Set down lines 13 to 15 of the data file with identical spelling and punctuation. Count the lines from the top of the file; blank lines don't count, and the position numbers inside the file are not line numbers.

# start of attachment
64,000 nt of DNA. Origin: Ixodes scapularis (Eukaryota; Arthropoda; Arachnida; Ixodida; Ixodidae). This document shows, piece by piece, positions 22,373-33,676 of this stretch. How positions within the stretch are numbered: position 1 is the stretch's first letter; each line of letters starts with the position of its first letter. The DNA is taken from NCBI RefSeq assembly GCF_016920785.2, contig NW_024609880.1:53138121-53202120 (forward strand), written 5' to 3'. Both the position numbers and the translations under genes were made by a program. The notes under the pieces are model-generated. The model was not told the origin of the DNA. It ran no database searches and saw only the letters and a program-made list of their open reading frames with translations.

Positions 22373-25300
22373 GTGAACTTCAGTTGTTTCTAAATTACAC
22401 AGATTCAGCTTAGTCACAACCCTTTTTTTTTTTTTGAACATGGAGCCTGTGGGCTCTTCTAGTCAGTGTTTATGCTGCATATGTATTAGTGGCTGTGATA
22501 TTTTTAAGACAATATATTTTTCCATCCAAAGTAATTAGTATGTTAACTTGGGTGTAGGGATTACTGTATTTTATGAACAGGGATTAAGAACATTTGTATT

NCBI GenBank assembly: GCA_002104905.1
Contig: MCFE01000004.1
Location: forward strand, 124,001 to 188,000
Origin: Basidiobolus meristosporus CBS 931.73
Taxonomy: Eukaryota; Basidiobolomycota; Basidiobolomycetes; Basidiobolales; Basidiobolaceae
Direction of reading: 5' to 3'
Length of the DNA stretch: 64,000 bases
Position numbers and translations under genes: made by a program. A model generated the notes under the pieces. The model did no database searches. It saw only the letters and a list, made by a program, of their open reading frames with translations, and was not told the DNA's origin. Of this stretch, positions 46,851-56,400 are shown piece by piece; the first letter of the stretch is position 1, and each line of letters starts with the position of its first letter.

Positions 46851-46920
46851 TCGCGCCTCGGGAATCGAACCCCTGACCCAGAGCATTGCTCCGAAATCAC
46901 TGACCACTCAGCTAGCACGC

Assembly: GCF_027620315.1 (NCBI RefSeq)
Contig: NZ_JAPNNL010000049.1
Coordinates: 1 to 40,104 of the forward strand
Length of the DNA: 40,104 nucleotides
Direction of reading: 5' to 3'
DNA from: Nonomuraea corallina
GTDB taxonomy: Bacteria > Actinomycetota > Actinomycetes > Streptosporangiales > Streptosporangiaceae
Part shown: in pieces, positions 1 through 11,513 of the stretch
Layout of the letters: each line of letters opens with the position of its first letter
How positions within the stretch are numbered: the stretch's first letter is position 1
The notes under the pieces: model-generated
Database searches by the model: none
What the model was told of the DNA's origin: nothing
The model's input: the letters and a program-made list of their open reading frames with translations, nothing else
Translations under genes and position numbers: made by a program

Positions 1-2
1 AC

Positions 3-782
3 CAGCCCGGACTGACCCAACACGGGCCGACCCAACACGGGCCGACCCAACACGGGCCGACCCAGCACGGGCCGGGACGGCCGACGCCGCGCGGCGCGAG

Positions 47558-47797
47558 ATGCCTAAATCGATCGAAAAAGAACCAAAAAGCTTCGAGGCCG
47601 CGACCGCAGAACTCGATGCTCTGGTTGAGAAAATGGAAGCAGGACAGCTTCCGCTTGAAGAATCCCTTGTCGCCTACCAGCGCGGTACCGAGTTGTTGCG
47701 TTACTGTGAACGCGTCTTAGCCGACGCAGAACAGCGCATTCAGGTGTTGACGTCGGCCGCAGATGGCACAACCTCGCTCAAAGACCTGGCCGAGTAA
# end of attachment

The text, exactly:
Position numbers and translations under genes: made by a program. A model generated the notes under the pieces. The model did no database searches. It saw only the letters and a list, made by a program, of their open reading frames with translations, and was not told the DNA's origin. Of this stretch, positions 46,851-56,400 are shown piece by piece; the first letter of the stretch is position 1, and each line of letters starts with the position of its first letter.

Positions 46851-46920
46851 TCGCGCCTCGGGAATCGAACCCCTGACCCAGAGCATTGCTCCGAAATCAC